When the independent curator, publisher, writer and art dealer Willoughby Sharp died this past December at the age of 72, the art world lost an iconic figure. Active internationally in the art world since the early 60s, Sharp's name is most often associated with his role as the publisher and co-founder (with Liza Bear) of Avalanche magazine (1970-1976) and for his curation of the seminal art exhibition Earth Art (1969). Avalanche has become something of a cult classic in the art world. Consisting mostly of idiosyncratic editorials by Sharp and Bear and interviews with figures such as Joseph Beuys, Yvonne Rainer, Bruce Nauman, Lawrence Weiner and Vito Acconci, Avalanche helped define the art of an era while also redefining the role of the art magazine. The editors viewed Avalanche as an open space for artists and art, and this vision dictated the overall direction of the magazine. Sharp's seminal Earth Art, held at Cornell University in Ithaca, New York in 1969, was the first major exhibition of land-based sculptural work, and it included artists such as Walter de Maria, Robert Smithson, Hans Haacke, Robert Morris, Richard Long and Dennis Oppenheim (among others). It has also become somewhat mythologized as the exhibition where the young Gordon Matta-Clark, who lived in Ithaca, was hired by Sharp as an assistant and, thus, met the vanguard of the international art scene for the first time.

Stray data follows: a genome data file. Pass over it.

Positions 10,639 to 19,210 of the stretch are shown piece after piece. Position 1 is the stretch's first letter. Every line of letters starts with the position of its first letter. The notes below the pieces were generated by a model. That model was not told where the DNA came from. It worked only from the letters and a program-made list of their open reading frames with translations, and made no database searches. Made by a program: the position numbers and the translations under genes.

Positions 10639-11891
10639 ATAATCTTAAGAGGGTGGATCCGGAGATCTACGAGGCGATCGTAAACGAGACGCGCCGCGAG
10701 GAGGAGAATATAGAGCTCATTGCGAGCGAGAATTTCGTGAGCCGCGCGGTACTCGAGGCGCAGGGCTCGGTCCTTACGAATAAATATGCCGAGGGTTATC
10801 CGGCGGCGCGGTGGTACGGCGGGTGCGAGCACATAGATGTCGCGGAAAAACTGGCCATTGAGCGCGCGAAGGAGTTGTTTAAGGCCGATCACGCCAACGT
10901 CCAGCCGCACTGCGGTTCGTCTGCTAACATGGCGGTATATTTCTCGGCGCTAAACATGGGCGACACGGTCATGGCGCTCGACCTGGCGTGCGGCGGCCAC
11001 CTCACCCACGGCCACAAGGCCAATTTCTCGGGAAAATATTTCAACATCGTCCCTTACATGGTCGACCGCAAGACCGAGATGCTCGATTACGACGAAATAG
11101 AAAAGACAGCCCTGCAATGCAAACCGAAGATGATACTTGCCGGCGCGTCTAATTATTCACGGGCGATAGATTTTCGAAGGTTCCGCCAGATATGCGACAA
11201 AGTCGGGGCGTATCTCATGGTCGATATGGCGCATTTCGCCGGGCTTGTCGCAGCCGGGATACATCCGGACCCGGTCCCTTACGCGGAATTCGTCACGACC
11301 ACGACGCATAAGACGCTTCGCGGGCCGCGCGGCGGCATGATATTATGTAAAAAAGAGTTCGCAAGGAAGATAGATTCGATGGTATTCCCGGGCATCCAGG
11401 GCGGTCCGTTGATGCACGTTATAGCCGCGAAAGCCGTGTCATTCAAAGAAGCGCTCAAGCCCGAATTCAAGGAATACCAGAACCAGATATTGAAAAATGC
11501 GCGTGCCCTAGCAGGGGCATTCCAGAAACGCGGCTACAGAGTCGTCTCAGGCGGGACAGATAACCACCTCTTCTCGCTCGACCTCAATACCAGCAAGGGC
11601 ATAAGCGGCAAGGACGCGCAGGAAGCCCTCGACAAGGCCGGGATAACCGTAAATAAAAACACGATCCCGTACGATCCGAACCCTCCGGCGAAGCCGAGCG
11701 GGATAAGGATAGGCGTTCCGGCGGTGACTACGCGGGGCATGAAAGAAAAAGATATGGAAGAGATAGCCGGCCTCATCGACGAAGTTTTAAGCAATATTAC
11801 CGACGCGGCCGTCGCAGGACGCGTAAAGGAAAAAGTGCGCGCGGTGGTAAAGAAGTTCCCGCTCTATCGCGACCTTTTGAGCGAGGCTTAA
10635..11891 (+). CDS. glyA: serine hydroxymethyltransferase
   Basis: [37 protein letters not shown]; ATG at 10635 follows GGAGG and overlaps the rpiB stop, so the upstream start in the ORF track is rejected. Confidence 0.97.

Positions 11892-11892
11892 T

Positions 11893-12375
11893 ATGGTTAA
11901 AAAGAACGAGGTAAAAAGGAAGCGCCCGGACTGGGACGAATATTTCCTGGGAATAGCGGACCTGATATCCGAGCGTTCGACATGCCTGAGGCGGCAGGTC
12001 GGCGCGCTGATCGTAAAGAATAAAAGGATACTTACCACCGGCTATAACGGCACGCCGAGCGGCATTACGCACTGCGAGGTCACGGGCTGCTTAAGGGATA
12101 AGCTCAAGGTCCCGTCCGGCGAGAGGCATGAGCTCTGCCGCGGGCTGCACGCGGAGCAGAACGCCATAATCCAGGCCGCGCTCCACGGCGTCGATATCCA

However, it should be noted that Sharp, himself, was also a performance artist, video artist, satellite artist and computer artist. In fact, his work at the nexus of art and technology is one of the most passionate chapters in his career, but has largely gone unnoticed. The art historian Frank Popper (who met and befriended Sharp in 1968) has offered one of the few accounts of this work in his book From Technological to Virtual Art. According to Popper, the introduction of television to American culture in the late 1940's had a tremendous effect on Sharp. "Almost instantly after DuMont television sets began to dominate living rooms and lives in 1948, television took control of Sharp, and he was transformed from just watching "Uncle Miltie" to being him," writes Popper.